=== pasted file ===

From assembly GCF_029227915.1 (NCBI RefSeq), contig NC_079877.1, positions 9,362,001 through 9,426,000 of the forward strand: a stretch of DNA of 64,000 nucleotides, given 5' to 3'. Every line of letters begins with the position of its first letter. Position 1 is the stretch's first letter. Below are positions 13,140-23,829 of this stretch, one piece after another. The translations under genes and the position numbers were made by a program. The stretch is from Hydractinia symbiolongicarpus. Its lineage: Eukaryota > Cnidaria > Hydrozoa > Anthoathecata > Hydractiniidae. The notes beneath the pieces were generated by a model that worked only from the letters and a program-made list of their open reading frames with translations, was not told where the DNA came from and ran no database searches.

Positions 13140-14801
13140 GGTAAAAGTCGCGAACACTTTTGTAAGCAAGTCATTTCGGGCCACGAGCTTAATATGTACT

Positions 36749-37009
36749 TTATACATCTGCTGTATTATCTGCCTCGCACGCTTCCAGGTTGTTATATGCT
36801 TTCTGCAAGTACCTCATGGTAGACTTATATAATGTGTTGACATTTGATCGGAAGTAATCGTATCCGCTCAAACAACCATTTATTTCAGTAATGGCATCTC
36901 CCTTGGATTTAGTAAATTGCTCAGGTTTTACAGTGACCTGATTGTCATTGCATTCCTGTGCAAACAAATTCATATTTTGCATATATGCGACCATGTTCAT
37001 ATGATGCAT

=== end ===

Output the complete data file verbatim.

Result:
From assembly GCF_029227915.1 (NCBI RefSeq), contig NC_079877.1, positions 9,362,001 through 9,426,000 of the forward strand: a stretch of DNA of 64,000 nucleotides, given 5' to 3'. Every line of letters begins with the position of its first letter. Position 1 is the stretch's first letter. Below are positions 13,140-23,829 of this stretch, one piece after another. The translations under genes and the position numbers were made by a program. The stretch is from Hydractinia symbiolongicarpus. Its lineage: Eukaryota > Cnidaria > Hydrozoa > Anthoathecata > Hydractiniidae. The notes beneath the pieces were generated by a model that worked only from the letters and a program-made list of their open reading frames with translations, was not told where the DNA came from and ran no database searches.

Positions 13140-14801
13140 GGTAAAAGTCGCGAACACTTTTGTAAGCAAGTCATTTCGGGCCACGAGCTTAATATGTACT

Positions 36749-37009
36749 TTATACATCTGCTGTATTATCTGCCTCGCACGCTTCCAGGTTGTTATATGCT
36801 TTCTGCAAGTACCTCATGGTAGACTTATATAATGTGTTGACATTTGATCGGAAGTAATCGTATCCGCTCAAACAACCATTTATTTCAGTAATGGCATCTC
36901 CCTTGGATTTAGTAAATTGCTCAGGTTTTACAGTGACCTGATTGTCATTGCATTCCTGTGCAAACAAATTCATATTTTGCATATATGCGACCATGTTCAT
37001 ATGATGCAT